It’s been 100 years since the Tulsa Race Massacre, and two survivors – a brother and sister – are speaking out about the nightmares they still have about it today. 107-year-old Viola Fletcher recounts when she was just seven years old and couldn’t understand what was happening. She simply followed her mother’s instructions when she said they had to hurry up and leave town.
“(I) remember the noise of guns shooting, people running and screaming, noise from the air, like an airplane, fires burning and smelling smoke,” the 107-year-old tells NBC’s Morgan Radford. “We could hear someone going through the neighborhood (saying) that everybody should leave town, that they were killing all the Black people.”
The oldest-living survivors of the Tulsa Race Massacre recall that time 100 years ago
About 800 people were wounded in the massacre, and about 8,000 were left homeless as their lives were destroyed. Those who successfully escaped ended up leaving most of their possessions behind.
Fletcher recalls seeing the mobs and bodies in the street. “I don’t know if they were all dead, but they were laying out, not able to get up and move or get out of the way of whatever was happening,” she says. “Every evening, I kind of have a feeling it’s time to run and no telling what might happen,” she adds. “I hardly sleep nights. I lost my appetite. … They don’t ever leave your mind, not mine. That’s something I’ve been thinking about for the last hundred years.”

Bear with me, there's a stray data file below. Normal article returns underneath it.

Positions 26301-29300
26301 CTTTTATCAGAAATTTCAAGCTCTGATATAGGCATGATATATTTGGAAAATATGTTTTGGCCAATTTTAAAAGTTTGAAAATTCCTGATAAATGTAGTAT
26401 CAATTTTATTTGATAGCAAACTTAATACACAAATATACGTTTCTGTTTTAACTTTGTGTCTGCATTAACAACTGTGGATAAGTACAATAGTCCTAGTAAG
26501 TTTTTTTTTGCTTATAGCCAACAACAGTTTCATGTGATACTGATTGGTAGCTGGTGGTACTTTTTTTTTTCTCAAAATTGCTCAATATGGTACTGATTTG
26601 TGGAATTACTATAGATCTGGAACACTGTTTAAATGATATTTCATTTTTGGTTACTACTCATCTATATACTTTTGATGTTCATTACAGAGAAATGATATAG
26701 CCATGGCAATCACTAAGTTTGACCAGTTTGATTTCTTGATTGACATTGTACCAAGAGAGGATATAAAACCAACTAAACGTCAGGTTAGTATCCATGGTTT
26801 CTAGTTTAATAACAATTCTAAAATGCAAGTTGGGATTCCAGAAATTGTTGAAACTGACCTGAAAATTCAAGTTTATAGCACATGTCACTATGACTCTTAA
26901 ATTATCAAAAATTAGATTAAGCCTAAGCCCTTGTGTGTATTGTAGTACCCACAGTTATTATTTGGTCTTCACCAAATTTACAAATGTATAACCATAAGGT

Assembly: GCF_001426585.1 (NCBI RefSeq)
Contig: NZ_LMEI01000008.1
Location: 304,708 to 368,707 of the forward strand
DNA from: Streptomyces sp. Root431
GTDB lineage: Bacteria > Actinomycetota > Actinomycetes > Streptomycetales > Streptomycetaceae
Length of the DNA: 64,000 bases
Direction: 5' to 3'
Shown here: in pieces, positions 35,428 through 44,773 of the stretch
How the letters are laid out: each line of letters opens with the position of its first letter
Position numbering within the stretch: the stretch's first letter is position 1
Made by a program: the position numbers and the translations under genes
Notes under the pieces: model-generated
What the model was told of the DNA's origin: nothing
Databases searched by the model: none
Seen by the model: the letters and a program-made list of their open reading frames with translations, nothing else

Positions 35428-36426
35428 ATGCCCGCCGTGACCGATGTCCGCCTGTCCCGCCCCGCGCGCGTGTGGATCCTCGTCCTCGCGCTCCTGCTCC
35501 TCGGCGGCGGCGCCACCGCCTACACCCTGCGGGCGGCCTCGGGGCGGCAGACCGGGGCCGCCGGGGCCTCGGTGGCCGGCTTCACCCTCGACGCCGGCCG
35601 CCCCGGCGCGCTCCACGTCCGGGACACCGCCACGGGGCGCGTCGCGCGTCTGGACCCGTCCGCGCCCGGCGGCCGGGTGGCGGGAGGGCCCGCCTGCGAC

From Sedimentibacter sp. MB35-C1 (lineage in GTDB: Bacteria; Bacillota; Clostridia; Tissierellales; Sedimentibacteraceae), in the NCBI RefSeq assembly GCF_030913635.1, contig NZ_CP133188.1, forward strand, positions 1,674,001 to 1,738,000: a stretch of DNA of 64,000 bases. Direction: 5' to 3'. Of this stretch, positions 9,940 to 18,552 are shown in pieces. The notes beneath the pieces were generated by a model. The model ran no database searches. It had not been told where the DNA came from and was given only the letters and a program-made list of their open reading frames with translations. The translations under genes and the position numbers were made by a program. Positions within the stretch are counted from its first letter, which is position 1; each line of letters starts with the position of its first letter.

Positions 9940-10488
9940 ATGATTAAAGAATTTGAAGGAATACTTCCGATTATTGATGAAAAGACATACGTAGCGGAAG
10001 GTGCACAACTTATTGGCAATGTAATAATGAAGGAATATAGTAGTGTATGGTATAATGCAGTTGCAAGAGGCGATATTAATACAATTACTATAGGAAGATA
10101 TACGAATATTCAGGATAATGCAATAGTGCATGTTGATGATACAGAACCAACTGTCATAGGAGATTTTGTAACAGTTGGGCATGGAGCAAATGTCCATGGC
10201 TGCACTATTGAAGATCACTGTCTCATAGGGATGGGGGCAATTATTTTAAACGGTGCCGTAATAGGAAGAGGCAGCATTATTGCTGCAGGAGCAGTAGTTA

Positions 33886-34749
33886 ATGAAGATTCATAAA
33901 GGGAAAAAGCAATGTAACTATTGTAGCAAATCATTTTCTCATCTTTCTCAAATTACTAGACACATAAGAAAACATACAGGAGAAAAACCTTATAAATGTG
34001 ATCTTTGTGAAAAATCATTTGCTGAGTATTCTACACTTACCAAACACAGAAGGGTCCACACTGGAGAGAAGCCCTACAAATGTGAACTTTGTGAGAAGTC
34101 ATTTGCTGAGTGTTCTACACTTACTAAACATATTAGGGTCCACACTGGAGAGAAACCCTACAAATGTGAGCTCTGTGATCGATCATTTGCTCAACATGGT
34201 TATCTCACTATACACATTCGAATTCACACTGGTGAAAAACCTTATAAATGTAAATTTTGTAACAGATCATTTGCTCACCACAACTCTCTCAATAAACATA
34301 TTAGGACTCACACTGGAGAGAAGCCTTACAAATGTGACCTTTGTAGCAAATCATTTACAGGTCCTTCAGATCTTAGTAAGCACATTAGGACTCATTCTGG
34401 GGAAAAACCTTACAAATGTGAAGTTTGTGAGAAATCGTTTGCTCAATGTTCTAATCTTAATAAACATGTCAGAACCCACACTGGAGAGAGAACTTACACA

Fletcher’s younger brother, Hughes Van Ellis, was just a baby at the time. However, he says the aftermath of the massacre has stayed with him throughout his whole life. “I can’t sleep at night. I have to have light,” the 100-year-old says. “I dream of what my sister told me. I dream of all (that) happened. I wake up about four times a night.”
Fletcher adds that they believe the massacre negatively impacted the trajectory of their lives. “So many years, I didn’t go to school full term, so I didn’t get the education that I should have had, enough to make a decent living, like working and earning a big salary,” Fletcher said.
Trying to help victims and their descendants
Fletcher and Van Ellis have since filed a lawsuit against the city to enact a victim’s fund to help those affected by the massacre. She also wants the money to benefit the descendants of those involved.